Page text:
(3) Texts and email notifications.  Still not directly related to running, but perhaps the BEST feature/appeal of the Apple Watch.  You can set it up to push notifications to your watch, so it gives you an alert when you get a new text message or, in my case, a new work email.  You can quickly determine if the message is something you need to worry about, or something you can quickly dismiss.  This is great for life but also for running.  I used to sometimes sneak out for a mid-day run, but I was always paranoid that I would get some important email summoning me back to my desk.  If I heard the dreaded chime from my phone during a run, I had to pull out my phone from where ever I had it buried, open the mail app, wait for the email to come through, and assess whether it was important.  With the watch, I get a little tap telling me to glance at the subject line.  I can read the whole email if I want, but often the subject and sender is all I need to know.  No fumbling.  It is easy to “dismiss” or “clear” messages and alerts that don’t need immediate attention.  You can respond to texts right in the Watch (although the functionality of this is limited).  For emails, you need to open the phone.  But the key is the first triage–the evaluation of “Is this just a routine mass-email from the IT department?  Or is this an urgent request from my boss?”

(4) Steps and standing.  Like a FitBit or Jawbone Up, the Apple Watch tracks your steps throughout the day.  It does not track sleep (it gets charged at night), but it does have a cool feature that alerts you each hour and tells you to stand for at least a minute.  I have a “goal” set on the Watch to stand for at least 1 minute for each of 12 hours during the day, to engage in 30 minutes of “Activity” and to burn 530 calories (“Move”).  My Apple Watch gives me periodic updates of where I stand on those goals, or I can check them in the Activity app on my phone or directly in the Watch.  Steps and activity recorded through the Watch can be automatically shared with other apps such as My Fitness Pal.

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(5) Finally, THE RUNNING.  There are a few ways to track running and workouts with the Apple Watch.  My favorite is to sync the Watch to the Strava app.  I can open Strava on my Watch, start my run, change activities, monitor my (current) pace, monitor my total time and distance, monitor the time of day (something I couldn’t do easily on my Garmin), and pause or end a workout all on the Apple Watch.  You get all the benefits of Strava, including a map of where you went, your splits, your pace, etc. etc.  All of the data is viewable in the Strava app.  When using the Watch for running, I usually keep my phone either in my FlipBelt or tucked away in a backpack or hydration pack. I have not tried Map My Run or any other running apps on the Watch.

Here is the starting Strava screen on the watch with my runs from the week (I hit the shoe icon to start a new run):

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Apple did build in a native Workout app, which is housed in “Activity” on your phone (the same app that tracks your steps, standing, etc. with the Apple Watch).  I don’t use this for running, and I think there are MANY better tools for tracking runs.  And there are some serious gaps–I don’t think Apple Workout would be great for yoga or pilates, for instance.  However, the Workout app can be nice for some other activities, such as spinning or Orangetheory.  You select the type of activity and then either a goal time, goal distance, or an “open” workout (I choose the latter).  The Watch basically uses your heart rate to estimate your calories while you engage in these activities.  I do not think it is especially accurate (compared to, say a chest monitor), but it is one way to track that activity and check your exertion in a general way.  I just keep the “Heart Rate” window open during the exercises.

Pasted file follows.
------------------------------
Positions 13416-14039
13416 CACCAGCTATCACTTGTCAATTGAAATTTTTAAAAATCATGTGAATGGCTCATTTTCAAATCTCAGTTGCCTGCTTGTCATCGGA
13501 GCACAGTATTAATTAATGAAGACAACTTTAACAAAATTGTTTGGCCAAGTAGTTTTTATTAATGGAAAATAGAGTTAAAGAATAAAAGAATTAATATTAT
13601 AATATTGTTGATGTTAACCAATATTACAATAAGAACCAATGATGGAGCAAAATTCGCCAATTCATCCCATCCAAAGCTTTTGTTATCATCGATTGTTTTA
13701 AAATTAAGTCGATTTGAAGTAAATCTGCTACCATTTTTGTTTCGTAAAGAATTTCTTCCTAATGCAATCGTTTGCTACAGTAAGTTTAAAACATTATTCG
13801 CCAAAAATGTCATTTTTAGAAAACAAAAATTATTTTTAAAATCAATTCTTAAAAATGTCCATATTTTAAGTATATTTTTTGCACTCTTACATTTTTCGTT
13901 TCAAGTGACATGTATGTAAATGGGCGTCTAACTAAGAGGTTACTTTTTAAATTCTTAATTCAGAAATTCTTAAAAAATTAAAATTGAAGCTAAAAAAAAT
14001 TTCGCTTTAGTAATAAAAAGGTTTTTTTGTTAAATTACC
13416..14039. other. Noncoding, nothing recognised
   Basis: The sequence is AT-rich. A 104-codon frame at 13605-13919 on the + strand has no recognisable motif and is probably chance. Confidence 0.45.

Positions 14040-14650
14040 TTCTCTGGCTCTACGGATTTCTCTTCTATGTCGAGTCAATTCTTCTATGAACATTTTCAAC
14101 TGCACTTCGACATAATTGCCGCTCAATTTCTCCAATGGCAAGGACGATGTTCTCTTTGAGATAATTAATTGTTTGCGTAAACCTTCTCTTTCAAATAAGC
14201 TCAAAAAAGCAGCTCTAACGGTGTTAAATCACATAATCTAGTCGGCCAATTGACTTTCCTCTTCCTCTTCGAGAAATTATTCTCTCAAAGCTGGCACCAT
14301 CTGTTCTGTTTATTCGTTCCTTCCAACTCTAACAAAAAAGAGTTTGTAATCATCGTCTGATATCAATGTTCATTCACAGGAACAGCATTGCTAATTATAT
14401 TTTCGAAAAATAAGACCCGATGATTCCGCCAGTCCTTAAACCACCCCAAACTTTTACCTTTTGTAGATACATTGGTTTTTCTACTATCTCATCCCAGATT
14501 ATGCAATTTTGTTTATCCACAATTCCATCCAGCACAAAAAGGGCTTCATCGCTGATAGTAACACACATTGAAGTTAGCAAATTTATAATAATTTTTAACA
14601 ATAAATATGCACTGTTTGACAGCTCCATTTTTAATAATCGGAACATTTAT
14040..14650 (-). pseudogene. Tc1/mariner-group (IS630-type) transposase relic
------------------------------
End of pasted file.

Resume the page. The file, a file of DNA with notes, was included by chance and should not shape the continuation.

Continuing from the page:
You can also open and control music apps such as Pandora through the Watch.  But if you have Strava open, you need to navigate to Pandora and then go back to Strava to have that as the open screen.

Other Notes

The Watch is not waterproof so you can’t take it swimming.  (Although the woman at the Apple Store told me that Tim Cook showers with his…) It and its apps are sometimes buggy–for instance, failing to re-connect via Bluetooth when I come within range of my phone, or clearly mis-counting my mileage on Strava (which had only happened a few times and is very obvious; I have found Strava with the Watch to generally be very accurate).  If you haven’t tried on an Apple Watch, you should, and notice how it senses when you are flipping it up to look at it.  Very cool, people.  The Apple Watch only works with an iPhone.   The Watch starts at $350 and I highly recommend getting the least expensive model.  The smaller screen fits best on my tiny girl wrist and is not so small that I can’t see what I am doing, although men might try on the larger size to see what they prefer.

Does anyone else have an Apple Watch that they use for running?  Have you considered getting one?  I’m happy to answer any (not-super-technical) questions!